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Home / Business / The Third China International Import Expo

Success in sight for the luxury sector

By SHI JING and ALYWIN CHEW in Shanghai | China Daily | Updated: 2020-11-10 09:26
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Consumers line at a Cartier store in Shanghai in September. [WANG GANG/FOR CHINA DAILY]

The quick recovery and strong resilience of the Chinese consumer market despite the COVID-19 epidemic have helped boost luxury brands' bullish outlook on their future performance in the country, experts said.

Swiss luxury major Richemont, which made its CIIE debut this year, signed an agreement with e-commerce giant Alibaba Group Holding Ltd on Friday to jointly invest $11 billion in online luxury retailer Farfetch Ltd and its new Chinese marketplace. The group, which has over 20 international brands, including Dunhill and IWC, is showcasing 11 of them at this year's CIIE.

According to Jenny Gu, CEO for Richemont China, the CIIE participation is a "milestone "for the company to demonstrate its strategic vision and confidence in the Chinese economy.

The luxury firm said for the six-month period that ended on Sept 30 this year, its sales rose by 78 percent on a yearly basis at actual rates. The growth in China helped mitigate the 6 percent decline in Asia-Pacific sales and 44 percent decline in European sales during the period. The company said China has overtaken the United States to become the group's largest market.

Apart from showcasing its craftsmanship, French luxury goods conglomerate Cartier under Richemont is showcasing two documentaries in collaboration with the Imperial Palace. According to Guillaume Alix, CEO of Cartier China, the brand has been benefiting from the dialogue with China for so many years in terms of culture, sources of inspiration and clients.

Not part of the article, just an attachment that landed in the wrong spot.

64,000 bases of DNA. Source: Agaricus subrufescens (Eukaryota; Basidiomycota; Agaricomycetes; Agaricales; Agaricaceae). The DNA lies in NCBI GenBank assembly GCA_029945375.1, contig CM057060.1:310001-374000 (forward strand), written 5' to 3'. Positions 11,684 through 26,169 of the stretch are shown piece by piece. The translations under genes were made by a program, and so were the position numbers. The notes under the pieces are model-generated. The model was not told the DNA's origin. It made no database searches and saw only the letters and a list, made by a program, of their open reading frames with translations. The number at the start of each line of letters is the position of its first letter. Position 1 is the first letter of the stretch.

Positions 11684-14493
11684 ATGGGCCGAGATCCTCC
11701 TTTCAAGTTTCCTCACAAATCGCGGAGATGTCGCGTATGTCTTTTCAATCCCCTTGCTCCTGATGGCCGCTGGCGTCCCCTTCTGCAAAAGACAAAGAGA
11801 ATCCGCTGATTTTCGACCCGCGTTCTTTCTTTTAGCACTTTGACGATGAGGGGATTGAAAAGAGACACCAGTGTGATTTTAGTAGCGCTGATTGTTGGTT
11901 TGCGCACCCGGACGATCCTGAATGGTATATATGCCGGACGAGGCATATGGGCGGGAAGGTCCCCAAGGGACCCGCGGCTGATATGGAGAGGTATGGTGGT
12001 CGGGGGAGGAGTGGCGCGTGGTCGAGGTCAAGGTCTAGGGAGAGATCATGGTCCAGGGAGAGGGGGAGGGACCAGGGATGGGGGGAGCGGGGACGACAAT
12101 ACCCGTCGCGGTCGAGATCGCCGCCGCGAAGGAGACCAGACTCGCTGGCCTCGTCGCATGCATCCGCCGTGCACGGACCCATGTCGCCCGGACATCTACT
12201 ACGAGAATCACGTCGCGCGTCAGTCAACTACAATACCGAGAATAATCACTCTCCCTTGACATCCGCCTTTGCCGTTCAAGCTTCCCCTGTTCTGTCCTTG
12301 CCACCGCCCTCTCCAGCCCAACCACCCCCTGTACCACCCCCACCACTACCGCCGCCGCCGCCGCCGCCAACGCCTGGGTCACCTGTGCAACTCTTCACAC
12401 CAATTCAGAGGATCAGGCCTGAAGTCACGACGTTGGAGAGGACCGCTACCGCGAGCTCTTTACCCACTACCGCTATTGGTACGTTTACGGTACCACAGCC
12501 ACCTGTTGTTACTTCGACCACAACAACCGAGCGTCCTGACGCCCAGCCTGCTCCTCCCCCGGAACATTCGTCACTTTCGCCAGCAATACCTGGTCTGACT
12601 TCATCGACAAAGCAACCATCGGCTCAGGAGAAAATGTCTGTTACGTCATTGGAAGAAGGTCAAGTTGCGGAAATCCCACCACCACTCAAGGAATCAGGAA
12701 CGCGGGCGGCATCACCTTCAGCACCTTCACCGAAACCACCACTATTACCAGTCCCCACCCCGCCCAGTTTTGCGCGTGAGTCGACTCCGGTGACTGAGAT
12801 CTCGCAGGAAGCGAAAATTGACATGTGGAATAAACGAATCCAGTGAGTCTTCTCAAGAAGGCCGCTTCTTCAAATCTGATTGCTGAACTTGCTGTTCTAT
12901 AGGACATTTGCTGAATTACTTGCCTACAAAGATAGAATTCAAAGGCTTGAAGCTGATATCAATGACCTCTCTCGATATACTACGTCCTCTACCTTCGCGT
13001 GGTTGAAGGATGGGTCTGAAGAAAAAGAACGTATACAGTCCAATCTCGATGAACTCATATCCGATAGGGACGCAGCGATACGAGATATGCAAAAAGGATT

It is the second consecutive year for Paris-headquartered luxury group Kering to participate in the CIIE. The Swiss luxury watch brand Ulysse Nardin under Kering launched for the first time the CIIE limited edition watch this year. According to Cai Jinqing, president of Kering in China, the CIIE offers an important opportunity for Kering to expand cooperation with business partners and stakeholders in China.

"China is a key market for the global luxury industry and Kering has been successfully operating in the country for over four decades. Chinese consumers' expectations for luxury industry has been evolving rapidly thanks to the country's ongoing development and economic growth," she said.

Global market research firm BCG said in a survey in September that Chinese consumers' demand for luxury goods will increase by 30 percent on a yearly basis this year, compared with a worldwide sales slump of 45 percent.

International think tank Economist Intelligence Unit said in its China consumer report that China's recovery from COVID-19 pandemic before other major economies will support consumer confidence. Unable to travel overseas, Chinese consumers have increased their spending at home, which benefits luxury brands. Luxury companies are thus suggested to increase stock and selection at Chinese stores as continued repatriation of luxury spending to China can be highly expected till 2021, it said.

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